U.S. light-vehicle sales expected to stagnate with pent-up demand ‘quickly disappearing’


U.S. light-vehicle sales remain in lower gear as the third quarter winds down, while slumping consumer sentiment threatens a further downshift.

Cox Automotive on Wednesday cut its full-year new-vehicle sales outlook to 13.7 million — down more than 9 percent from 2021 and the industry’s lowest tally in a decade.

It’s the third time this year Cox has lowered its sales forecast, which initially stood at 16 million vehicles.

Most automakers are expected to release third-quarter U.S. sales results on Monday and Tuesday.

Charlie Chesbrough, Cox Automotive senior economist, said COVID-related production disruptions and the war in Ukraine scuttled the anticipated improvement in inventories at the start of the year.

Now the industry faces a new wrinkle.

“It seems likely that much of the pent-up demand from limited supply is quickly disappearing as high interest rates eat away at vehicle buyers’ willingness and ability to purchase,” Chesbrough said.

S&P Global Mobility analysts expect U.S. light-vehicle sales to be limited to 1.1 million units this month, with the seasonally adjusted annualized rate set to come in at 13.4 million, up from 12.38 million in September 2021, but well below the 15 million sales level the industry considers ideal and the 17 million sales set from 2015 to 2019.

J.D. Power and LMC Automotive project total new-vehicle sales in September will reach 1,120,279 units, up 12 percent from a year ago.

“While holiday promotions were nearly nonexistent [this month], modest improvements in vehicle production allowed manufacturers to tap pent-up consumer demand,” said J.D. Power data and analytics division chief Thomas King in a statement.

One year ago, the new-vehicle market began suffering from a significant lack of inventory. Stockpiles have slowly improved since but remain well below pre-pandemic levels.

Tight supplies of new cars and light trucks mean sky-high vehicle transaction prices are here to stay.

King expects the average transaction price to reach $45,622, a record for September, and the fourth highest of any month on record.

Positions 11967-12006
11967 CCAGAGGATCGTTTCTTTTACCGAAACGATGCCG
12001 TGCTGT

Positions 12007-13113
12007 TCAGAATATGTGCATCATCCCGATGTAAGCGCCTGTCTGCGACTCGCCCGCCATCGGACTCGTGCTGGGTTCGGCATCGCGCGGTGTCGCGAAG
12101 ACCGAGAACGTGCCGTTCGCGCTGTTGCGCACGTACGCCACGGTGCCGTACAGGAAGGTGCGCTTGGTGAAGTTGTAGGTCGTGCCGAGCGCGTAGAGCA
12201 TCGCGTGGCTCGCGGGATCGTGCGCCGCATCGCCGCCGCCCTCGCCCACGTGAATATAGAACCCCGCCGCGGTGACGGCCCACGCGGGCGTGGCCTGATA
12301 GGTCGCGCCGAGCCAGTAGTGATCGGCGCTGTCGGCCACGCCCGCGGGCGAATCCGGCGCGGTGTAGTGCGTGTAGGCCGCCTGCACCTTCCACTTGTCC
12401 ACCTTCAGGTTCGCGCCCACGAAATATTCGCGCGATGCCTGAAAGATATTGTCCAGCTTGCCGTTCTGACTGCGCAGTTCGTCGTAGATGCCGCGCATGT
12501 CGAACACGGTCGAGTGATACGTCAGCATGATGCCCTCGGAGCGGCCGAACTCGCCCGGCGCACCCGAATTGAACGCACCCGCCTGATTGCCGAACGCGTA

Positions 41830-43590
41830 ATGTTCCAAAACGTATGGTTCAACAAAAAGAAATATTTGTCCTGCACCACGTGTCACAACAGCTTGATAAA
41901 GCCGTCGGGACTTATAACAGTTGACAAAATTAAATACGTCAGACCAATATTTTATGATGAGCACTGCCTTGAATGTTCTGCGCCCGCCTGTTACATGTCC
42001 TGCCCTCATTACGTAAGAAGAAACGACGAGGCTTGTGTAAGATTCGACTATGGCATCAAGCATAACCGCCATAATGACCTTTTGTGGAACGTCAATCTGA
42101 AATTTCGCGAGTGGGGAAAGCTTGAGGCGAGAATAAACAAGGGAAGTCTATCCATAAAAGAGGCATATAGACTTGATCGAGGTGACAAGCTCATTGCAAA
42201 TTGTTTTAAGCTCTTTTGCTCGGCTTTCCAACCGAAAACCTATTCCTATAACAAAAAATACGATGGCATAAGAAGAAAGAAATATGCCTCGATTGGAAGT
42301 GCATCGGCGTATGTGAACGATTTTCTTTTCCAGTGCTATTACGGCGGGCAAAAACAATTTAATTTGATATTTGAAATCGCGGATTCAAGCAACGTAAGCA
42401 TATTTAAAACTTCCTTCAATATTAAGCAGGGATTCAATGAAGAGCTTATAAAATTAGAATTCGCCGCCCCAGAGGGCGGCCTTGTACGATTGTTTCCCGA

S&P Global Mobility warns of continued pressure on output.

Joe Langley, the firm’s associate director of U.S. production analysis, said semiconductor shortages coupled with other supply chain and logistics issues will keep U.S. inventory at “below-average levels — under 2 million units or a 40 days’ supply — well into 2023.”

But Cox analysts see the beginnings of a supply recovery.

The firm said new-vehicle inventory jumped 41 percent — or nearly 350,000 vehicles — from last year’s record low. Days’ supply, meanwhile, is up about 50 percent over the period.

Even so, Chesbrough tempers expectations about a full-scale recovery.

“We’re in a long-term trajectory [where] … inventories are going to slowly rebuild,” he said. “But no one is expecting a surge of vehicles being shipped around the country … and getting us back to a 60- or 90-day supply.”

Cox predicted Wednesday that General Motors will outsell Toyota Motor North America in the third quarter.

He said GM will lead all automakers with sales of 539,028 vehicles, up 22 percent from a year ago.

Despite “extremely tight supplies,” Cox said Toyota will sell 513,846 new vehicles, down 9.2 percent from a year ago.

Ford Motor Co. and Hyundai should see a relatively strong third quarter — up 19 percent and 5.4 percent, respectively, vs. the same quarter last year.

Honda Motor Co. had suffered a significant decline in the first three quarters — down 39 percent, Cox estimates.

Meanwhile, Tesla Inc. continues to gain on legacy competitors. Third-quarter sales for the EV maker surged 38 percent, driving Tesla’s year-to-date sales 63 percent higher relative to a year ago.

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